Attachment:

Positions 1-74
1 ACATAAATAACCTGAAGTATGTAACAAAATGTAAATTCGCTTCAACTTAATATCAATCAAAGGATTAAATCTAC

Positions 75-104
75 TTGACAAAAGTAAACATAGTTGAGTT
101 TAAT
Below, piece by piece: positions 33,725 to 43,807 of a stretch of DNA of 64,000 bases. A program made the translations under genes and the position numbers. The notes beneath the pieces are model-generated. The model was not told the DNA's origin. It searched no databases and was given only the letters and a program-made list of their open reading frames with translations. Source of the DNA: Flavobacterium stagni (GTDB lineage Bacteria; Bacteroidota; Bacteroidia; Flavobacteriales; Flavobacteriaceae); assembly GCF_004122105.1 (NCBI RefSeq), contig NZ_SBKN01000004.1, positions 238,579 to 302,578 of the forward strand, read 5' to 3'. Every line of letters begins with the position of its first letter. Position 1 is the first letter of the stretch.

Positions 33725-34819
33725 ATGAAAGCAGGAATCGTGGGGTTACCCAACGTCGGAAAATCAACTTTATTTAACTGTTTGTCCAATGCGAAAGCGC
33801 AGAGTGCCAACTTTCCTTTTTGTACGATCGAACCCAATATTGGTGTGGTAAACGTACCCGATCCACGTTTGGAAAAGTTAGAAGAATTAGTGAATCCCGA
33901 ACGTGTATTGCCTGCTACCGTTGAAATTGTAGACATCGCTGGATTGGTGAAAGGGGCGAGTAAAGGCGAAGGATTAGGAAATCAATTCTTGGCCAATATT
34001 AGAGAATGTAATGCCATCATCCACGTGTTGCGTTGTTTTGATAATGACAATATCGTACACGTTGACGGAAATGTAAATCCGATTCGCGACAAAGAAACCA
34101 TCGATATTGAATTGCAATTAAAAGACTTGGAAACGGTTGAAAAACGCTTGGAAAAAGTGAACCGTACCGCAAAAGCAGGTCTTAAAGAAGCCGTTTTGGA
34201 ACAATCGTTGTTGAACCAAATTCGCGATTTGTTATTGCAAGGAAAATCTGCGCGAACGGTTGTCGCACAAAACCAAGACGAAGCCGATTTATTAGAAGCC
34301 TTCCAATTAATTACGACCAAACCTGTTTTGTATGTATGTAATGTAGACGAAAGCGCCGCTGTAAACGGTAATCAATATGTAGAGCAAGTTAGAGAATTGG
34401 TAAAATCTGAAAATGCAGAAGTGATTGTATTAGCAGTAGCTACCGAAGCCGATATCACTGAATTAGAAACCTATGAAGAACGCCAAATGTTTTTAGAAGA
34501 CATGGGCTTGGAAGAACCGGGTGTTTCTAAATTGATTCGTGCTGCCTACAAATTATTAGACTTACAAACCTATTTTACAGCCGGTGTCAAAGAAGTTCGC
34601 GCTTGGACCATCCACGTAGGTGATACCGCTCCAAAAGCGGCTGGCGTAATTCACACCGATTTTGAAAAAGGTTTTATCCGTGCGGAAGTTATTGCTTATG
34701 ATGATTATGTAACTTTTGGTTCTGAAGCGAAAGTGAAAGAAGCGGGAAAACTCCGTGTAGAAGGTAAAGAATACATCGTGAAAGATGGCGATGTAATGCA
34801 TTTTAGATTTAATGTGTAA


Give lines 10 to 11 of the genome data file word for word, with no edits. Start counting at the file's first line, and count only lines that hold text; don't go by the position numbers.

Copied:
33901 ACGTGTATTGCCTGCTACCGTTGAAATTGTAGACATCGCTGGATTGGTGAAAGGGGCGAGTAAAGGCGAAGGATTAGGAAATCAATTCTTGGCCAATATT
34001 AGAGAATGTAATGCCATCATCCACGTGTTGCGTTGTTTTGATAATGACAATATCGTACACGTTGACGGAAATGTAAATCCGATTCGCGACAAAGAAACCA